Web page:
In 1982, the novelty girl-group Angel and the Reruns released "Beaver Cleaver Fever", a pop song about the magic of Leave It to Beaver. That TV show ended its run in 1963, but the magic lives on--at least for one of its stars, Tony Dow, who played Wally Cleaver.
That's because Dow was recently reunited with the first car he ever bought, a 1962 Chevrolet Corvair. He drove the car to the set every day, then sold it in 1965. Last week, after more than 50 years, the car came back to him, thoroughly restored.
It doesn't look exactly the same as he remembered it. When Dow bought the Corvair brand new, it was painted midnight blue, but it's since been re-done in black. And the car hasn't been driven in about six years, so it'll likely need a bit of tuning before it's ready to hit the road.
However, the rest of it looks spot-on, including the engine compartment, upholstery, and chrome. It even has its original license plate.
And of course, it and its Corvair siblings still have the dubious distinction of being the primary target of Ralph Nader's 1965 hit, Unsafe at Any Speed. Though Nader's critics largely countered his claims that the Corvair was especially dangerous, the book's effect was profound. The National Traffic and Motor Vehicle Safety Act was signed less than a year later, bringing with it mandatory safety improvements like seatbelts, side-view mirrors, rupture-resistant gas tanks, and additional exterior lighting.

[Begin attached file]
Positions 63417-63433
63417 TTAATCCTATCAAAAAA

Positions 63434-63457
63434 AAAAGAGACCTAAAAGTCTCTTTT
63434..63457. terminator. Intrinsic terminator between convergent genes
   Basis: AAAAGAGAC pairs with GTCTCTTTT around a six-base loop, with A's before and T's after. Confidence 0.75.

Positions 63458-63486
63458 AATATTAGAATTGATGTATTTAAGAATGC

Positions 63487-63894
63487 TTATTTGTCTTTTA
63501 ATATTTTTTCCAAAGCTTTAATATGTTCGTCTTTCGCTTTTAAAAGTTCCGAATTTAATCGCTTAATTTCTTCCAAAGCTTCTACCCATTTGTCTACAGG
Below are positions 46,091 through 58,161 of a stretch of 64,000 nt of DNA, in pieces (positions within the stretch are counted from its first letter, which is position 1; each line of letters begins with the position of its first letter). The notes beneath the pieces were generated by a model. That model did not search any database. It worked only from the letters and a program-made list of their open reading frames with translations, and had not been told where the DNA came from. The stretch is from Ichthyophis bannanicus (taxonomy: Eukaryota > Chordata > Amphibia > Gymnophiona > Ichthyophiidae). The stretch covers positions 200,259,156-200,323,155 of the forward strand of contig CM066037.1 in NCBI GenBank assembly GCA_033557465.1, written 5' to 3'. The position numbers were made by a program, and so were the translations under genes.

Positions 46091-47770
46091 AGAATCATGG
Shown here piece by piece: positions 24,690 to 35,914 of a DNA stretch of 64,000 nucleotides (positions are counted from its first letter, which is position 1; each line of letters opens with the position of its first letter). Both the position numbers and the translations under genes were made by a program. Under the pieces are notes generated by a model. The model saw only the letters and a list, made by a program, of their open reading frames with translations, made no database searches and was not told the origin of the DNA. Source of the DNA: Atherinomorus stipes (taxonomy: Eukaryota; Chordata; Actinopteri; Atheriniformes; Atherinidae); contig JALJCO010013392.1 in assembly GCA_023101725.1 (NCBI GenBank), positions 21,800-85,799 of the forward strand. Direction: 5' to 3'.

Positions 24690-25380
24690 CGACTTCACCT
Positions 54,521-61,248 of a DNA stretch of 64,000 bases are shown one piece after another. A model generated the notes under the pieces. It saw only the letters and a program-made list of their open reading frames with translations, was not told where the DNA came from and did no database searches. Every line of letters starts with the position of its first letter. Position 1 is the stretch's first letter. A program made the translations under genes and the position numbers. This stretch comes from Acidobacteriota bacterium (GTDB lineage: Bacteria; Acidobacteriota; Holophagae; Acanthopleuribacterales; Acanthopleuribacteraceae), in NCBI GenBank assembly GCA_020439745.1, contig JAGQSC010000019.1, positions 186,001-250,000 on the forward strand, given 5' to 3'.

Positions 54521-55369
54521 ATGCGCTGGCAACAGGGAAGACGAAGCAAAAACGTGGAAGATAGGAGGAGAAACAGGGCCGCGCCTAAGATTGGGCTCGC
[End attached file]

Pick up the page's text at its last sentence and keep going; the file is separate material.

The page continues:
Though it was unpopular, the Act made U.S. roads much safer. In 1966, there were nearly 51,000 traffic fatalities, an average of 5.5 for every 100 million miles of vehicular travel. In 2014, with 100 million more people in the country and over 150 million more cars on the road, there were 32,675 deaths, or 1.08 for every 100 million vehicle miles traveled.
Sadly, there's no video for Angel and the Reruns' "Beaver Cleaver Fever", but you can see a clip of Dow reunited with his Corvair here.